Federal judiciary hires its first 'judicial integrity officer' to handle workplace conduct matters

  • Print.

Jill Langley

Jill Langley. Administrative Office of the U.S. Courts.

Federal courts will have a new employee to handle workplace disputes, fulfilling a recommendation by a working group formed following sexual misconduct allegations against a federal appeals judge.

Jill Langley has been named the first-ever judicial integrity officer, the Administrative Office of U.S. Courts announced Monday. The National Law Journal has coverage.

Langley is currently the director of workplace relations for the Denver-based 10th U.S. Court of Appeals, where she has worked for 23 years. The press announcement describes Langley as a recognized authority in employment dispute resolution. She is a cum laude graduate of the Sandra Day O’Connor College of Law at Arizona State University, where she was an editor of the law review.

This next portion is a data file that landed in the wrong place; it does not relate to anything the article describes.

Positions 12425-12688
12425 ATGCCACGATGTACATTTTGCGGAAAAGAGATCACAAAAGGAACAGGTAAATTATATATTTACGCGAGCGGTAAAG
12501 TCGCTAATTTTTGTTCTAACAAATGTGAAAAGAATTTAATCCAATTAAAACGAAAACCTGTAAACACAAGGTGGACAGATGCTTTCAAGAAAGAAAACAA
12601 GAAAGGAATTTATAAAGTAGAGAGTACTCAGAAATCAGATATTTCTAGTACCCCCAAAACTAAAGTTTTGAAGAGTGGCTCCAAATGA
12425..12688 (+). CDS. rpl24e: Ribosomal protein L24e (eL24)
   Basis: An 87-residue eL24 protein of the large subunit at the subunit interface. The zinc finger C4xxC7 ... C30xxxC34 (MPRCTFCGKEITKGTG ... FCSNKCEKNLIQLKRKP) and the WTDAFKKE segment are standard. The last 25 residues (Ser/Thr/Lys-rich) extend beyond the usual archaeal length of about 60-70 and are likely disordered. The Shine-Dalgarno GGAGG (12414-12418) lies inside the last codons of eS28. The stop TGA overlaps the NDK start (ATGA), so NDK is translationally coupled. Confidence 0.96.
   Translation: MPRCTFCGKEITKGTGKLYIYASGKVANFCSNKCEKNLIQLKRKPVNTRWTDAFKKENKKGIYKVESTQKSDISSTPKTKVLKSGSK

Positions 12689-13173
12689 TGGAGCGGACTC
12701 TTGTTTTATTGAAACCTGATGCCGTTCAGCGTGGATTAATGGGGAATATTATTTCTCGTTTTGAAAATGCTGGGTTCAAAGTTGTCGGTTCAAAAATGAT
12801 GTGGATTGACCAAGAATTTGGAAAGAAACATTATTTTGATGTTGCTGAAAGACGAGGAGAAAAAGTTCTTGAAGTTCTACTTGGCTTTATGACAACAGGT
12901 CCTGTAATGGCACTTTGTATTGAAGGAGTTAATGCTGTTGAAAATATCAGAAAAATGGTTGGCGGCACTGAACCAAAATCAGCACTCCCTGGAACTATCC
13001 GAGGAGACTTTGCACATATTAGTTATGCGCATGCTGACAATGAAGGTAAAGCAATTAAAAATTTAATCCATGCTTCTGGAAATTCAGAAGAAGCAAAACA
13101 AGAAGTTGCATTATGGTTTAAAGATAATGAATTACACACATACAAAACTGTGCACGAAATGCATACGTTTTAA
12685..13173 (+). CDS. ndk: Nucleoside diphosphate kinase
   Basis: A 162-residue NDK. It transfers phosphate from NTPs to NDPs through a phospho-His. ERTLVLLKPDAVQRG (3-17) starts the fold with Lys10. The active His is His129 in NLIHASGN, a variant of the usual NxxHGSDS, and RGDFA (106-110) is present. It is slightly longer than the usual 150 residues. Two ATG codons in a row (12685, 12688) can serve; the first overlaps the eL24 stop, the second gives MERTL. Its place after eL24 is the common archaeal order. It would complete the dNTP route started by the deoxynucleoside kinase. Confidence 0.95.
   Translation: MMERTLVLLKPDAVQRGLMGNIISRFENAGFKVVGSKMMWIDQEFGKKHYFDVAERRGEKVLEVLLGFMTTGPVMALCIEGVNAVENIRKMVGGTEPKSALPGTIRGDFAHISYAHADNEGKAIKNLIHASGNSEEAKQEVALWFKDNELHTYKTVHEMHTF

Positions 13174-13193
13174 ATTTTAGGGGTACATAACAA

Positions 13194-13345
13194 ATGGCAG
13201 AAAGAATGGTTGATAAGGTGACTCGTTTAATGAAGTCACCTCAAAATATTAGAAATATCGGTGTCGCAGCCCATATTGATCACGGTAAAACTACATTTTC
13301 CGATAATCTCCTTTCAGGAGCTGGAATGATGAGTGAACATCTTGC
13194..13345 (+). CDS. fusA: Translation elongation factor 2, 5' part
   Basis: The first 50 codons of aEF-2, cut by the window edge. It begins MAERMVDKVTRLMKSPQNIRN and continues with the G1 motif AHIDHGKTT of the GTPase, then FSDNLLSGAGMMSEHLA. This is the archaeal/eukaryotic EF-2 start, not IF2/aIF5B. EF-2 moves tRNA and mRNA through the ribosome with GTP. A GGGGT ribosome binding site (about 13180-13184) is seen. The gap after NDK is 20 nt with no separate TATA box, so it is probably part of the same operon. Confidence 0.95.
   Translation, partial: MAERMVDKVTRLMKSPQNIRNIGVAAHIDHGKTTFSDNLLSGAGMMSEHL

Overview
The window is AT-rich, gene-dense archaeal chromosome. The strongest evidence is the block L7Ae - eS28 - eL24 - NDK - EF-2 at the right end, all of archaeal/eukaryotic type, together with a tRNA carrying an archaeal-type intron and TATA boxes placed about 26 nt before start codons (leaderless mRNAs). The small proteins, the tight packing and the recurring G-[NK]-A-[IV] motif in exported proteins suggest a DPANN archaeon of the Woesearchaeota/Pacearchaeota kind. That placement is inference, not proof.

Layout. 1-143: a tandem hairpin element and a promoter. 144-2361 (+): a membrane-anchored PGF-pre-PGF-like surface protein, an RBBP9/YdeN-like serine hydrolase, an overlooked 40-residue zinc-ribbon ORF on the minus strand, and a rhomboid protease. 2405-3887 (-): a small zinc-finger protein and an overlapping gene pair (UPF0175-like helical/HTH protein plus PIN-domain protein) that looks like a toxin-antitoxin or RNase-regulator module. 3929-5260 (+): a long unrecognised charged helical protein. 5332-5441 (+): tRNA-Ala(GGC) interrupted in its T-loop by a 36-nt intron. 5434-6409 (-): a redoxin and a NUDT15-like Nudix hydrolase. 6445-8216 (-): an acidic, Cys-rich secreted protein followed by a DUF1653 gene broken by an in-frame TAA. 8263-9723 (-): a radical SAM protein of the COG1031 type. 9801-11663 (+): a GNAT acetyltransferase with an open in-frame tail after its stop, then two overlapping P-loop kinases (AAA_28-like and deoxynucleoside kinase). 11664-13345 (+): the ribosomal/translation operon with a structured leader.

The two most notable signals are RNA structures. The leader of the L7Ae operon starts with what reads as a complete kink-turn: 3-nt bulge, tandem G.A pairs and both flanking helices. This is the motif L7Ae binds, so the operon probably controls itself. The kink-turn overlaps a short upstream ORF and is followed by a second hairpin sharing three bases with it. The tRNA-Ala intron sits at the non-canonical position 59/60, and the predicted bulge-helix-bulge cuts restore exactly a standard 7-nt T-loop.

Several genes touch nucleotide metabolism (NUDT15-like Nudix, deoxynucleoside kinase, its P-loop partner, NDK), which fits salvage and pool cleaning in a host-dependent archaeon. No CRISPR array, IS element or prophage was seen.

Langley will set up a new office that will answer individuals’ questions, provide guidance on conflict resolution and explain formal complaint options. The office will track data and recurring workplace issues to identify trends. Langley will also provide training throughout the judiciary.

The Federal Judiciary Workplace Conduct Working Group had recommended a uniform approach to employee dispute resolution across all circuits. The report, released in June, had recommended creation of an internal judicial integrity office to provide counseling and assistance regarding workplace conduct (see page 37).

The working group was created after the Washington Post published sexual misconduct allegations against then-Judge Alex Kozinski of the San Francisco-based 9th U.S. Circuit Court of Appeals. Kozinski announced his immediate retirement last December.

Give us feedback, share a story tip or update, or report an error.